2023 Dynastar Speed 763 Review
It’s got race heritage, but it’s much more accessible than you’d think
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This article was first published by SkiMag.com.
The Scores (out of 10)
- Overall Score: 7.68/10
- Rank: #6
- Hard-Snow Integrity: 8.33
- Stability at Speed: 7.33
- Carving: 8.83
- Quickness: 8
- Responsiveness: 7
- Playfulness: 6.67
- Forgiveness: 6.33
- Crud Performance: 4.5
- Versatility: 6
- Price: $1,050
- Lengths: 158, 166, 174, 182
- Dimensions: 124-75-109
- Radius: 15 (174cm)
- Level: Intermediate to Expert
In a Nutshell
- Pros: Carving (#2), Hard-Snow Integrity (#3)
- Cons: Crud Performance (#13), Versatility (#11)
Get excited, carving enthusiasts—the Dynastar Speed 763 is a category-defining groomer ski that can rip short-to-medium turns on hardpack all day long. “It’s a slalom race ski for the masses,” said tester Chad Jacob, a race coach from New York. And there’s no speed suit required for you to feel like a U.S. Ski Team athlete; just pick up a pair of these skis.
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Dynastar describes Speed 763 as “race-inspired.” When we hear that, we immediately assume that ski will be damp, stiff, and likely have a mind of their own. But this ski is the opposite. Thanks to its hybrid poplar core with a layer of Titanal, the Speed 763 is light, agile, and energetic, with just enough dampness to absorb vibrations at speed.
While this ski’s quick edge-to-edge transfer is aimed at advanced and expert skiers, the Speed 763 isn’t too far beyond the skill of an intermediate. It’s actually most comfortable at mid-level speeds and shorter turns, making it ideal for the recreational skier who wants to cruise around the hill on the weekend. “If you wanted a ski to add to your quiver to work on technique or ski with the family, you can autopilot these around the frontside and lap for fun,” said tester Matt Schiller, a professional bootfitter from Utah.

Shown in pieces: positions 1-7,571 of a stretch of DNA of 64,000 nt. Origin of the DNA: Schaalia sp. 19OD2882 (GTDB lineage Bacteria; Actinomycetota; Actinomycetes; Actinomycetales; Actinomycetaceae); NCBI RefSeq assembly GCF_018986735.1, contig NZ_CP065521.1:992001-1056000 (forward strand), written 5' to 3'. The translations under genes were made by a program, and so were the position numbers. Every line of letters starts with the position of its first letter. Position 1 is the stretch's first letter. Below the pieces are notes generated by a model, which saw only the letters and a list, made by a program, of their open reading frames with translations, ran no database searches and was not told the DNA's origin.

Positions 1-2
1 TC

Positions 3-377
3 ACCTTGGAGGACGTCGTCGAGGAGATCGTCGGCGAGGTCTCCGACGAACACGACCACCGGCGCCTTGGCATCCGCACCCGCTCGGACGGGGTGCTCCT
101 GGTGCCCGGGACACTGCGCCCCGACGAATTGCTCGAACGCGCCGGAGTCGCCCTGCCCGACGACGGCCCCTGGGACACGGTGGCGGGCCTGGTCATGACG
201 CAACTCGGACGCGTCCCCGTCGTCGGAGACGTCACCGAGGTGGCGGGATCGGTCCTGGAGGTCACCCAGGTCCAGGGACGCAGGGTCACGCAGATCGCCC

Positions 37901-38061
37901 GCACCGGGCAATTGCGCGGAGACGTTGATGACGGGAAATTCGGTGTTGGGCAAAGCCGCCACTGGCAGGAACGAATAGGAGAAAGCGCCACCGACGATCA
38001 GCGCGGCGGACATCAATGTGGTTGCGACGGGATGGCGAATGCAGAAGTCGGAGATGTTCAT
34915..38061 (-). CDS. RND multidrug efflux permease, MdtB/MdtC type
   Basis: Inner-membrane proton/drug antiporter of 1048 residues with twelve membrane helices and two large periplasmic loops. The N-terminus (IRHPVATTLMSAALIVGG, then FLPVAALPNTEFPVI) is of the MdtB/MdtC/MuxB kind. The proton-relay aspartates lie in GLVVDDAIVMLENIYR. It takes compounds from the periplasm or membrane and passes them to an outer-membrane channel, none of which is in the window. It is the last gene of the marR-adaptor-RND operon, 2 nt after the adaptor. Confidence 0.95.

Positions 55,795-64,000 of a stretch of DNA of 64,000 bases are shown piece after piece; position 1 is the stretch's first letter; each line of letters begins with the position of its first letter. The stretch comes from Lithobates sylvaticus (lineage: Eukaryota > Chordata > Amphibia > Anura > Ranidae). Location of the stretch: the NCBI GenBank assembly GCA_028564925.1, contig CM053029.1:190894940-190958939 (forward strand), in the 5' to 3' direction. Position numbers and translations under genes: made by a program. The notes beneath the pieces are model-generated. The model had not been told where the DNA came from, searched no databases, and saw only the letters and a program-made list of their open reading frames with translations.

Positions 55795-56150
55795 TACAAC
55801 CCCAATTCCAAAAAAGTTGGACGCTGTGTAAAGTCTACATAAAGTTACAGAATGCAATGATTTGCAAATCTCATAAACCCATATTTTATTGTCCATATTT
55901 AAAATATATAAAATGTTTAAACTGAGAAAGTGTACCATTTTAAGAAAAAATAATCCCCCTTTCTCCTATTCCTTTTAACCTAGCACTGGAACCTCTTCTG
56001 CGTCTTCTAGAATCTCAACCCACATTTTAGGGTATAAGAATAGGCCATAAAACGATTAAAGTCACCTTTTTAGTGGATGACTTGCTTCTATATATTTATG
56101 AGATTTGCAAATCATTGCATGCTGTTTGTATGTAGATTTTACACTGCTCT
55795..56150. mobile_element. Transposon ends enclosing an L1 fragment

Get Educated: Here’s How the Dynastar Speed 763 Compares to the Competition
With just a touch of rocker in the tip (no tail rocker), the ski looks for the fall line and doesn’t want to be pushed too hard. The major upside to the tip rocker is that turn initiation is a breeze and the ski’s sidecut will do the work for you—you just need to trust the ride. “Doesn’t take much effort or speed,” commented tester Tommy Flitton, a freeride coach who calls Snowbird home.
The biggest downside to this ski: its limited size range. Testers weren’t thrilled that the longest available length is 182cm. However, the shorter lengths made testers’ dial down their speed, since, like a slalom ski, the Speed 763 would get a little squirrely when pushed fast. And as long as you stay within its limits, this ski will put a smile on your face while you cruise the resort. “It’s so easy to roll it up and arc hard,” said Flitton. “Great ski for groomers.”
Courtney Harkins grew up ski racing, starting on the icy slopes of New England and finishing at the University of Colorado at Boulder. She now lives in Park City, Utah and works as the Director of Marketing & Communications at the U.S. Ski & Snowboard Team. She also freelance writes and consults in the skiing and Olympic industry. When she’s not traveling with the team, her home mountain is Deer Valley Resort, where she loves to arc turns on groomers, but also knows all of the secret spots for days-old powder. Harkins has been testing skis since 2016 and has been a SKI gear tester for three seasons.